The industry is grappling with burnout and high turnover, exacerbated by regulatory pressures such as the SEC’s requirement for swift breach disclosure. To address this, companies must cultivate entry-level security engineers to ease strain and pave the way for tomorrow’s coveted architects. Unfortunately, and for reasons that are core to the talent gap, entry-level positions often have stringent prerequisites like degrees, years of experience, and high-end certifications, deterring potential candidates.

Underserved communities face additional obstacles in accessing cybersecurity training, including limited awareness, financial barriers, inflexible programs, language constraints, and technology limitations. The lack of inclusion in the field is a significant concern, as it hinders the opportunity for fresh perspectives and out of the box solutions born from diverse thinking.

As the saying goes, “comfort creates weak men and struggle creates strong men.”

People that have gone through adversity often grow up the most tenacious – the best example of that is America’s history as the country of immigrants and of people that risked everything in search of opportunity. This great American experiment is only 250 years old, however we are the undisputed world leaders… why do you think that is? Because people that cross oceans in wood boats and walk through deserts are relentless. These people have few options for economic prosperity and have the perseverance to push through obstacles towards improving the wellbeing of their families.

That grit, that hunger, that commitment to uplifting themselves and their families, that is usually the profile of black hat hackers – yet not necessarily of defenders who have been raised under the blanket of privilege and comfort that a middleclass upbringing affords them. On the other hand, if you give economically disenfranchised people an opportunity, wait until you see what they will do to keep their seat at the table. Tapping into this pool of talent will define not only successful cybersecurity programs yet also successful companies that can compete within the fast-evolving global marketplace we are living in today.

  1. Leverage global talent solutions

In the current market landscape (“Internet 3.0”) many of the barriers of communication that existed over the last decade or two have been removed. This opens the door for organizations to operate beyond geographic boundaries, embrace a global approach to talent, and ensure financial sustainability via business models of shared value as the cornerstone of their corporate strategy.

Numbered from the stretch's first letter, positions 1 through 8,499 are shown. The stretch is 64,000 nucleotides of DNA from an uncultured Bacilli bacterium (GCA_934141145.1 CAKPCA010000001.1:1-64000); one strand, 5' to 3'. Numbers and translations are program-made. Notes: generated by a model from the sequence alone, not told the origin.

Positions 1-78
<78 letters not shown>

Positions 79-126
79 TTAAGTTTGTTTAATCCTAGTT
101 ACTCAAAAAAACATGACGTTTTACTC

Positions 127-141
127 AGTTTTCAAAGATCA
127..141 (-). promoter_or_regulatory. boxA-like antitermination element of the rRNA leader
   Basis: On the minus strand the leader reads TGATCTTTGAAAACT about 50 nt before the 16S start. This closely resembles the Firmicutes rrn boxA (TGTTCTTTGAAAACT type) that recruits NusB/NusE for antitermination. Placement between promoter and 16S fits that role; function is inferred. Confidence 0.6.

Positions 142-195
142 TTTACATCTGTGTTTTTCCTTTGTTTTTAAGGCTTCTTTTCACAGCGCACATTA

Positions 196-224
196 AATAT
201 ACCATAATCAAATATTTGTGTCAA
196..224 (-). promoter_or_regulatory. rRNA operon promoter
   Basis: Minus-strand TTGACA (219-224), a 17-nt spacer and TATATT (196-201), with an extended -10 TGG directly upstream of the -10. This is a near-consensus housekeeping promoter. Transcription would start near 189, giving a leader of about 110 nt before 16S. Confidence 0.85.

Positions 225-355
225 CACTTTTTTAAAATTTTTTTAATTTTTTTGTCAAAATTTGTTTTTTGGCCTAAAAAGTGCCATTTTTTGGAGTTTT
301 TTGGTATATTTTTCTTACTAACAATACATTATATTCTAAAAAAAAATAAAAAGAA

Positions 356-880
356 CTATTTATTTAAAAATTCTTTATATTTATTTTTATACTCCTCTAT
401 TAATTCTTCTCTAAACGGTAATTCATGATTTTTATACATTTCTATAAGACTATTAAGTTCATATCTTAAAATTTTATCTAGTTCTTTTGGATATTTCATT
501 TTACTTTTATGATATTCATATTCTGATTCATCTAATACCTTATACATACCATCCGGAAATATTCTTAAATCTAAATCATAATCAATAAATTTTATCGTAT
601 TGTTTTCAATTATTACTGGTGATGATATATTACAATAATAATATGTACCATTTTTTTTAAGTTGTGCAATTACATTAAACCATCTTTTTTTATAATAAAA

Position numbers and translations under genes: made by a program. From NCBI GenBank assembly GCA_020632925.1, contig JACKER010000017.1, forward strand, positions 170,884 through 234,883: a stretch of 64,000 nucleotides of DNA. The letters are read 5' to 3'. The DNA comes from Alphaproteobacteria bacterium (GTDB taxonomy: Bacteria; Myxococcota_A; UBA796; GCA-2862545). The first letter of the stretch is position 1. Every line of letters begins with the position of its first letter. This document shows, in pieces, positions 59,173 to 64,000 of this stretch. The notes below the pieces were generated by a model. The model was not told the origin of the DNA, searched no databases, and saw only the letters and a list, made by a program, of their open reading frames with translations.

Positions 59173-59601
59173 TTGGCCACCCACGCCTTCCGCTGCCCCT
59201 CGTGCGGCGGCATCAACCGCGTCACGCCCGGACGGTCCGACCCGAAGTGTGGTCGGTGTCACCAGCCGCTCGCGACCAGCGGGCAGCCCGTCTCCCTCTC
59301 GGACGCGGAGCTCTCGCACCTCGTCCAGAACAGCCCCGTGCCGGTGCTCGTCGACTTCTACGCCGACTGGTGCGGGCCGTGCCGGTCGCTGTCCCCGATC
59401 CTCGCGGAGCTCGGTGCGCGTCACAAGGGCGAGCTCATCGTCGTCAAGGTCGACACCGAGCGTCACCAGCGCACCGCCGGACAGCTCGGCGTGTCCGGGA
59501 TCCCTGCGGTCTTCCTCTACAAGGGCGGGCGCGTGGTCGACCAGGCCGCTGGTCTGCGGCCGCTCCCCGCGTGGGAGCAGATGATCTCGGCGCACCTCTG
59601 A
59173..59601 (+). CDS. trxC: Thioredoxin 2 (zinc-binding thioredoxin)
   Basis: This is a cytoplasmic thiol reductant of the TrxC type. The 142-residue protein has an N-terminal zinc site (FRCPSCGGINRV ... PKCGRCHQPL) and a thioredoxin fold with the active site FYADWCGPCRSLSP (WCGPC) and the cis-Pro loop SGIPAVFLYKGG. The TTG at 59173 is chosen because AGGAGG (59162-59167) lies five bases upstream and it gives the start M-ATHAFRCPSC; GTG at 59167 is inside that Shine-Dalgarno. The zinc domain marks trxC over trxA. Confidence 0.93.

For most business transactions, we just want an outcome at the lowest possible cost. Leaders must look at their four buckets of talent (full-time employees, contractors, project-based engagements, and managed services) and create a culturally-aligned workforce strategy that integrates global talent and domestic personnel as a way to optimize costs. One region that is developing into a hotbed for technical talent is Latin America.

From time zone proximity to the U.S. for a better work/life balance for both teams, to cost savings, language proficiency, flexibility, availability of talent, regulatory familiarity, Latin America is an example of an emerging market without large pre-established global delivery centers yet with the necessary infrastructure to become America’s primary talent supplier. Companies that don’t have a business model that integrates global talent supply chains are already at a competitive disadvantage.

To meet the demand for security professionals, collaboration is essential. Revising entry criteria, offering accessible training options, and fostering talent sourcing programs that leverage a diverse talent pool with untapped tenacity. By embracing these strategies, cyber resiliency can thrive, protecting our increasingly digital world and reflecting the strength of global interconnectedness.

 

Image by javi_indy on Freepik